Enhancing Quality of Life and Time-in-Range Through Automated Insulin Delivery Systems

Detecting Diabetic Retinopathy Using AI

Automated Insulin Delivery Systems

Type 1 diabetes (T1D) is a condition that must be managed 24 hours a day, seven days a week, 365 days a year. Even with careful management, it can be difficult for patients to stay in range, especially overnight. Many individuals with T1D are awoken during the night by alarms from continuous glucose monitors (CGMs) or other devices because their blood sugar is rising (or dropping) to unsafe levels. That means they must wake up and be alert enough to administer the correct amount of insulin without overtreating.

However, several recent studies have found that the use of automated insulin delivery systems such as hybrid closed-loop systems may help patients better manage their blood glucose levels and reduce the risk of hypoglycemia and hyperglycemia. There are several companies testing out these types of systems, including Medtronic and Insulet.

With a hybrid closed-loop system, individuals spend less time manually controlling their diabetes management. A sensor tracks their blood glucose levels (or the sensor glucose levels), and then an insulin pump responds and doses an appropriate amount of insulin as needed. This takes a lot of the stress and burden off of individuals, especially overnight.

Studies have shown that these automated systems have also helped individuals increase their time spent in range. A trial involving 157 participants with T1D between the ages of 14 and 75 showed that overall average time-in-range increased from 54% to 73% when using Medtronic’s MiniMed advanced hybrid closed loop (AHCL) system. For even better control, the system has auto basal and auto bolus correction capabilities.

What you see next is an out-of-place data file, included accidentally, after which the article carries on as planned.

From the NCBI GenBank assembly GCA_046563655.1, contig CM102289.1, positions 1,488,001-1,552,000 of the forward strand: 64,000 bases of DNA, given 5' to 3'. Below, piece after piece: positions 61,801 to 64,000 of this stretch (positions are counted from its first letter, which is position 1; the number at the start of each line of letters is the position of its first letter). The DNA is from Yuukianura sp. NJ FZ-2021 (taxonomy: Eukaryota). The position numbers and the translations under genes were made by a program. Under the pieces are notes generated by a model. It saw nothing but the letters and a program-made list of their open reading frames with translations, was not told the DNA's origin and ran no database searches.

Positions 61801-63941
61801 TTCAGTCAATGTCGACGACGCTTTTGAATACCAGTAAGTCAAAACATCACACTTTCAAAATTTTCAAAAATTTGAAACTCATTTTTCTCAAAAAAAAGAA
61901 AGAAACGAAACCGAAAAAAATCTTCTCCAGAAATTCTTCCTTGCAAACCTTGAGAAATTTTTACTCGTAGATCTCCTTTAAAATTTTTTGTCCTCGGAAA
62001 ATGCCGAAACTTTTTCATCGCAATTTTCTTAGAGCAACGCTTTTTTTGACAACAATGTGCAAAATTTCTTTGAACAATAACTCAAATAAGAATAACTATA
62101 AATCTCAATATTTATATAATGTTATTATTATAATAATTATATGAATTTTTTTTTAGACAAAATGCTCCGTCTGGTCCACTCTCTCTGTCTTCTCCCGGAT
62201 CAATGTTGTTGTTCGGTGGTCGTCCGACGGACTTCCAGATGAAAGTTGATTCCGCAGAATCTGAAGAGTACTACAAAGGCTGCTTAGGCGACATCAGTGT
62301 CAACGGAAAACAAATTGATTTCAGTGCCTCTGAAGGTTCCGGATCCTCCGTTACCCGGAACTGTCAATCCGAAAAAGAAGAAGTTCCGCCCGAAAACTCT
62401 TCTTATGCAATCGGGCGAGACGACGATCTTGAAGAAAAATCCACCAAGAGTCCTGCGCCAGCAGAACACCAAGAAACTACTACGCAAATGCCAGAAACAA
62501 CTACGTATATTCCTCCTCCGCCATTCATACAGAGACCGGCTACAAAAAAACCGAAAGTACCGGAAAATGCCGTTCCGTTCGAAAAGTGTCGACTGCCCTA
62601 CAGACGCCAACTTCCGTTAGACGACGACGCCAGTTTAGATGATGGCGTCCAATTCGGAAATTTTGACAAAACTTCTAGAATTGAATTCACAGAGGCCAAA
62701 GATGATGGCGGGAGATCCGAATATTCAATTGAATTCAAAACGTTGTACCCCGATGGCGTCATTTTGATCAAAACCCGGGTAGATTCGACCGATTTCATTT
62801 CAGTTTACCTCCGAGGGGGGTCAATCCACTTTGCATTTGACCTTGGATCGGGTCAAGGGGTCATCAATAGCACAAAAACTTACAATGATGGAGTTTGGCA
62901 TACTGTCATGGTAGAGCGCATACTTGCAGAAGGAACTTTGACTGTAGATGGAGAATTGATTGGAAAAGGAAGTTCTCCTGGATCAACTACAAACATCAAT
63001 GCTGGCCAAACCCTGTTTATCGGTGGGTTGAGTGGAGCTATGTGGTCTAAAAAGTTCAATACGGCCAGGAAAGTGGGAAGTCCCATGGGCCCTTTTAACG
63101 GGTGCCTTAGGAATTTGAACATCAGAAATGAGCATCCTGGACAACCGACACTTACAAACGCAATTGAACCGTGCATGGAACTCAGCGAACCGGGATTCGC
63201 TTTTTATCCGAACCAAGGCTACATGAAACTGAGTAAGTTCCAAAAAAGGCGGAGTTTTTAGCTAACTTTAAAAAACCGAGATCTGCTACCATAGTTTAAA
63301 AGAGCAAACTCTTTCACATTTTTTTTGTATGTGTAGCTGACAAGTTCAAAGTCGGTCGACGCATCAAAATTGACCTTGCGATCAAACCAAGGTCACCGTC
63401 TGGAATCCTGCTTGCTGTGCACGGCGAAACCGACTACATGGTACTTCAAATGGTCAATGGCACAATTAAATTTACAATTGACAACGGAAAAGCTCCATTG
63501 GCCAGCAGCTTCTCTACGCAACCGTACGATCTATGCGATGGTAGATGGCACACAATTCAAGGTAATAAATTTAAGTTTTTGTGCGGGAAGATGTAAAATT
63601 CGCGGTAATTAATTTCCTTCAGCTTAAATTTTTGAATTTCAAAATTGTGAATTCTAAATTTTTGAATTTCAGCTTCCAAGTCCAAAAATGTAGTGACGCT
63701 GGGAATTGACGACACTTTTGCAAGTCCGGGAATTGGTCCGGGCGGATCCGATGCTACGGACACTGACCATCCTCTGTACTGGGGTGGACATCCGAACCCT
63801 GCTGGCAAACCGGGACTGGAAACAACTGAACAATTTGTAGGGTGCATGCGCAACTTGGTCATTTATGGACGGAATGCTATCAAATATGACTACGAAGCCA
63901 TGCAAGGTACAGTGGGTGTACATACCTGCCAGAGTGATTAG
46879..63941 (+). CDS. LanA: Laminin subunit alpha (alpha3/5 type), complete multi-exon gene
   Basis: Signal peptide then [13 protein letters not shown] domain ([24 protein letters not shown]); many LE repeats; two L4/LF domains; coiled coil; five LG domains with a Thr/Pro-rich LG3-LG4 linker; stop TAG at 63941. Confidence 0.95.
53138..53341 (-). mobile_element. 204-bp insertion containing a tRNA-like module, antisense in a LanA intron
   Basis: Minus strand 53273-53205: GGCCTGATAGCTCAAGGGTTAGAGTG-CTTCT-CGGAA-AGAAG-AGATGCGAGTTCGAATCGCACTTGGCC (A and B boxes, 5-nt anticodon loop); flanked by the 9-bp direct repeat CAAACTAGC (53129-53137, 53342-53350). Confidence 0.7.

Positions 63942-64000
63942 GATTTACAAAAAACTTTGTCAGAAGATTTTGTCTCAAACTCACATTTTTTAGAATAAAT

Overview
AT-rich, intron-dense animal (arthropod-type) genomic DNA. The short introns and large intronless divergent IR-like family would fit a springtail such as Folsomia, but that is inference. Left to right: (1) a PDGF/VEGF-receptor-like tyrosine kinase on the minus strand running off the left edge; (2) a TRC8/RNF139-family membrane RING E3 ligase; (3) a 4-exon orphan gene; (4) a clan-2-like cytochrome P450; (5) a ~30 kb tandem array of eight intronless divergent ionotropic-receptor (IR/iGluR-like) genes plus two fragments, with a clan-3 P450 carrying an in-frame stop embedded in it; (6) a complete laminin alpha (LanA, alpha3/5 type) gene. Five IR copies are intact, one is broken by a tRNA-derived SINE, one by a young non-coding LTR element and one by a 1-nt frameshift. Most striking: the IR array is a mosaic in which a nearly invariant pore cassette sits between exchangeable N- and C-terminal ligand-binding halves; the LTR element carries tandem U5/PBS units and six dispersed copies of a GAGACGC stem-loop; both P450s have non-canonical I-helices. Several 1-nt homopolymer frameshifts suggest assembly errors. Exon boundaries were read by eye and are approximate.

Another Medtronic study comparing 670G and AHCL use in 111 participants between the ages of 14 and 29 showed an increase in time-in-range from 12% to 22% for the 670G and to 32% for the AHCL system. Other automated insulin delivery systems showed similar results.

These findings are encouraging for youth and young adults who often have a harder time maintaining glycemic control. They are able to sleep better at night knowing their blood sugar is being automatically monitored and managed and not having alarms waking them up as often. Even during the day, they can focus more on other activities and less on constantly monitoring their diabetes. The longer individuals wear AHCL devices, they are often able to stay in auto-mode for longer periods of time and require less manual correction.

Technology has come a long way in supporting T1D management, and the Diabetes Research Connection (DRC) is excited to see how much further it goes. As scientists learn more about the disease and are able to fine-tune sensors and algorithms for tracking and managing blood sugar levels and insulin administration, it can lead to a higher quality of life and improved health for individuals living with type 1 diabetes.

The DRC supports early-career scientists in pursuing novel research studies related to T1D by providing critical funding. This helps to keep science moving forward and one day find a cure. To learn more about current projects and how to support these efforts, visit https://diabetesresearchconnection.org.

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